I have commented here on the so called blocking legislation that has been discussed in the past few days as a means by which the EU can counteract US secondary sanctions – and why it almost certainly cannot work.

The model is an old EU Regulation from 1996 designed to respond to the then US Cuba sanctions under the Helms-Burton Act. But, as I describe, those old Cuba sanctions are very different to the modern Iran secondary sanctions, both in what the proscribe and the penalties they impose. The first difficulty for the EU will be how to counter the denial of access penalties (such as a ban on dollar clearing) that the US could impose on EU firms that breach the US secondary sanctions. For example, it will be impossible for the EU to force a US bank to clear dollars for a sanctioned EU entity, if US law prevents them from doing so.

The second difficulty is no easier to get around, and is the result of a very different compliance environment in 2018 to that in 1996. Nowadays, it is the financial institutions that impose the most effective prohibitions on trade with Iran through their contractual restrictions on customers; whether this is to restrict the use of bank accounts for Iran transactions, or prohibit the proceeds of lending being used for Iran business, or limit insurance coverage for Iran related risks. Indeed, even during the past two years or more of a relatively benign sanctions environment, almost all major EU financial institutions retained imposed such restrictions. The EU did not take any steps to compel them to support business with Iran then.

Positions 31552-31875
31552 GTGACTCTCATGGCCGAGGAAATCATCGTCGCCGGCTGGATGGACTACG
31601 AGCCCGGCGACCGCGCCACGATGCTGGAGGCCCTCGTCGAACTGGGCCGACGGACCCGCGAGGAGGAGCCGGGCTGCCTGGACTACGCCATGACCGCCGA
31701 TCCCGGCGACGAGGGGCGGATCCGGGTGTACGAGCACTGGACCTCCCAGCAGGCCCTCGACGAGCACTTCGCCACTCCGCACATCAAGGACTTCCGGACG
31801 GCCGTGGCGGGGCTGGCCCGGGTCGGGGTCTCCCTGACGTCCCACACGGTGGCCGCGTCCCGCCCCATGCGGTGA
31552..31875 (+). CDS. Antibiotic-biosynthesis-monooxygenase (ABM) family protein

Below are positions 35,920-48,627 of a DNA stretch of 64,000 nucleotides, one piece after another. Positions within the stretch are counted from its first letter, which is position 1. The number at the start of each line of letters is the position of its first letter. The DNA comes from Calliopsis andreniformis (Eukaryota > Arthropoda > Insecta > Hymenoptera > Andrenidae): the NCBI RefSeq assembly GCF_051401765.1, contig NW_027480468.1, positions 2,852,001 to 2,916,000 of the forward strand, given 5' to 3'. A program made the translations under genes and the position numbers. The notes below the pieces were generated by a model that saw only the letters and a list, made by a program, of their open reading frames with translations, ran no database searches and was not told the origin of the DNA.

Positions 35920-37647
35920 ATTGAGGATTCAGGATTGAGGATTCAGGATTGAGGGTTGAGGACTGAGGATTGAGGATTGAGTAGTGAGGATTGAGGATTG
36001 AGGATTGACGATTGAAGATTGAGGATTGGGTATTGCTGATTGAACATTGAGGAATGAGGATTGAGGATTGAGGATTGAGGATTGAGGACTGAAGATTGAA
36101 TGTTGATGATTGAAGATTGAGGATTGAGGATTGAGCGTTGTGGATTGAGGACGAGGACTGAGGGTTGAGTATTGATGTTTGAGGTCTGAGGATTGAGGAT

But to make blocking legislation effective, that is exactly what the EU would in effect now have to do – in the teeth of a vastly more onerous sanctions environment. Not only is that counter-intuitive, but it is also difficult to see how that could be squared with the modern AML and CTF obligations that financial institutions are under, especially when Iran is still designated as a High Risk and Monitored jurisdiction by the Financial Action Task Force.

It will be very difficult to effectively enforce such a blocking legislation if it were ever passed. The answer to any US / EU divergence is likely to be in a political accommodation rather than any countermanding legislation.